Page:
Saturday, November 19, 2022

Rosie Makes Fried Shrimp



  I loves me some fried shrimp and this "recipe" is ideal for succulent, sweet, full-flavored shrimp with a crisp, crunchy coating.  The coating does not overpower the shrimp.  And my accompaniments complement the shrimp perfectly.


This is another one of those times when I don't really measure and it all comes out good.  Perfect your technique and don't get bogged down in details.  In frying, it's all about the temperature of the oil.  I always use an instant read laser thermometer to take out all the guesswork.  You want your oil around 375° and you do NOT crowd the pan.  Instead of deep frying today, I used a 10-inch skillet with about 1/3 inch of oil in it. 

To prepare the shrimp, I set up a 3-stage dipping process.  Batter the shrimp while the oil is coming to temperature.
#1  Equal parts flour and cornstarch with some onion powder, garlic powder, and Old Bay seasoning stirred in.
#2  Beaten eggs.
#3  Panko bread crumbs.
Combine the flour mixture in a small tupperware container.  Drop in 4-5 shrimp at a time, cover, and shakeshakeshake.
Next coat the shrimp in the beaten egg, letting any excess drip off.
Finally dredge the shrimp in the Panko.
Place each shrimp on a large plate so you can simply tong the shrimp into the hot oil.
 Place the shrimp, one at a time, in the hot oil.  I fried in batches of 8 shrimp at a time.  Turn them over after one minute, then cook another 30 seconds.  They'll be a lovely golden brown color.  These fring times are for large shrimp.  About thumb size.  If you have smaller shrimp, adjust fry times accordingly.  Remove from oil and drain on paper towels.
I'm going for simple here, so I'm using only two dipping sauces.  The Thai Style Sweet Chili Sauce from the Asian section of the supermarket works quite nicely here.  
My other sauce is  soy sauce based:
2 TB soy sauce
1 TB sugar
1 TB mirin
1 TB rice vinegar
Mix until well combined.  Taste test.  You might want to adjust for your own palate.  And if you want to swirl some of the Thai Sauce into the soy mixture, go right ahead.


Sunday, November 6, 2022

Rosie Cooks Blacktip Shark.


  Oh, now this was a tasty meal.
Rosie is lucky enough to have her own personal fisherman. He supplies the Hawthornes with tuna, mahi, mako shark, blacktip shark, flounder, tile fish, and some others I can't think of right now, but let's just say Rosie is happy.  I try to reciprocate with cheesecake.  It's a very happy symbiotic relationship we share, mutually advantageous, although I think I'm getting the better deal here.  
Today's meal is blacktip shark. Shark that was swimming in the ocean less than 24 hours ago.  I'm marinating the meat, then blackening the steaks in a cast iron pan, cooking down the marinade, and serving it with cole slaw (but not just your regular mayo-based cole slaw), and giving it some crunch with fried wonton strips.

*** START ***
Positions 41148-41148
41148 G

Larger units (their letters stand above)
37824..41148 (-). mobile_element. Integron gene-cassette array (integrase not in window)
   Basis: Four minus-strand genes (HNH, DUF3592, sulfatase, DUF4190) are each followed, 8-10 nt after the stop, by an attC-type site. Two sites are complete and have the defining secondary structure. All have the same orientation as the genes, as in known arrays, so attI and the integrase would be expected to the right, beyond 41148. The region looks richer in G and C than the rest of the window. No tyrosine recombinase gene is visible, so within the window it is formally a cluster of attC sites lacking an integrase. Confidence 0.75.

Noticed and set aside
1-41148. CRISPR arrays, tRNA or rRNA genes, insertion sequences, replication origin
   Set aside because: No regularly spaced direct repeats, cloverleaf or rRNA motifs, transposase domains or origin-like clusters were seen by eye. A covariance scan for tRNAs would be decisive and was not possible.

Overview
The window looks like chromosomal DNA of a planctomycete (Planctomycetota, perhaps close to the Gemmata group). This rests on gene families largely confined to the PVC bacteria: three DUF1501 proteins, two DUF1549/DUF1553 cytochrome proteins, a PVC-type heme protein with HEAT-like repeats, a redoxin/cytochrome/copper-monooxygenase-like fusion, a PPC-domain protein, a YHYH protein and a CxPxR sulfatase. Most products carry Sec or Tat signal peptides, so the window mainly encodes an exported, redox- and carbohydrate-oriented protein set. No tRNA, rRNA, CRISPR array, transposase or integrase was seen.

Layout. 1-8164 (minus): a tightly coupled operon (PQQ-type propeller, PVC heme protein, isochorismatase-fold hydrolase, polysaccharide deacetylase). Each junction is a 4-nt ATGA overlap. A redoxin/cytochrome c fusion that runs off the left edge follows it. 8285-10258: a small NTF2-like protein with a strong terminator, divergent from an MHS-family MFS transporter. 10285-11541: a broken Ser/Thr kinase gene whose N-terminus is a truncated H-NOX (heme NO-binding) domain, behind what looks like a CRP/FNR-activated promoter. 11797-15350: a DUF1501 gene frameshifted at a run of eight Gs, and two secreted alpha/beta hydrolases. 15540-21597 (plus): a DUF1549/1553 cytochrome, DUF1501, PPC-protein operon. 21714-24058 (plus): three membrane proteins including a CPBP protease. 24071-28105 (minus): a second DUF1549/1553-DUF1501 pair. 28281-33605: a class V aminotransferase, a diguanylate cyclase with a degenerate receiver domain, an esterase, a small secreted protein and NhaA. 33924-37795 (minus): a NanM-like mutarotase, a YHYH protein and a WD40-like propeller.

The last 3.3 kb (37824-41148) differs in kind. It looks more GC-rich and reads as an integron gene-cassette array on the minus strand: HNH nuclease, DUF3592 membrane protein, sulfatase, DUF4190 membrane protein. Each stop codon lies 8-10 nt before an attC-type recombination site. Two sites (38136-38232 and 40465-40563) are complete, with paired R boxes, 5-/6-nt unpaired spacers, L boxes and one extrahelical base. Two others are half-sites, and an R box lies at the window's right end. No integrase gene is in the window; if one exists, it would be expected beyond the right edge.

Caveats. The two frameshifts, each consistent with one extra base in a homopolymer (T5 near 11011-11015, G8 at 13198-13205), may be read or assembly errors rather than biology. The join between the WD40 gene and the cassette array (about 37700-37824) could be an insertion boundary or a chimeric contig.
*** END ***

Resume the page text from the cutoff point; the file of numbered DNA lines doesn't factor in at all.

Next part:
First I sliced the shark fillet into 3/4-inch thick steaks and let them marinate while I prepared the coleslaw and made the wonton strips.
Here's the marinade:
 juice of 3 oranges
juice of 1 lemon
2 garlic cloves, minced
1/4 cup soy sauce
1 TB balsamic vinegar
2 TB chopped parsley
Combine all ingredients, pour into zip-lock bag, and add shark steaks.  Give it a rub and turn the bag over every now and then while marinating.

Prepare the coleslaw:
juice of 1/2 lemon
1 apple, peeled and sliced into julienne strips
1 small carrot, peeled and julienned
1 small red pepper, julienned
2 handfuls dried cranberries
Peel the apple and cut into julienne strips, dropping into the lemon juice to prevent discoloration.
Add in the carrot, pepper, and cranberries.  Amounts aren't that exact, so don't worry.  I would say I had 2 parts apple:1part carrot:1 part pepper.

Next, thinly slice the cabbage.  Enough cabbage to equal the volume of the apple, carrot, and pepper.  So maybe 4 parts sliced cabbage.  Combine all together.
Toss ingredients.
Make the dressing:
1/2 cup plain Greek yogurt
1 TB sugar
1 TB rice vinegar
1 tsp poppy seed
kosher salt and Lawry's seasoned pepper, to taste
Combine ingredients and mix thoroughly.

Pour dressing over salad ingredients and toss to coat.  Cover and refrigerate for about 30 minutes before serving.

For the wontons:
Heat oil in a medium skillet over medium high heat to 350°.  Slice wonton squares into strips about 1/4 inch wide.  Fry until golden brown then drain on paper towels.  Sprinkle with kosher salt.

For the shark steaks:
Heat a cast iron skillet (medium high heat) with just a film of peanut oil in it to 425° - 450°.  Drop in a tablespoon of butter and when it sizzles and melts, remove steaks from marinade letting the excess drip off, and place in the pan, one at a time.  Do not overcrowd the skillet.  I used a small skillet, so two steaks at a time for me.  Cook 2 minutes each side and remove from pan.  Let temperature come back up and continue cooking the rest of the steaks.  

After the shark steaks finished cooking, I lowered the temperature and deglazed the pan with the marinade.  Simply pour the marinade into the pan and scrape up the goodie bits. That's where all the flavor is.  Let the marinade boil for about a minute.  Spoon some of the cooked marinade onto your serving plates and place a shark steak on it.  Serve with coleslaw and fried wontons on the side.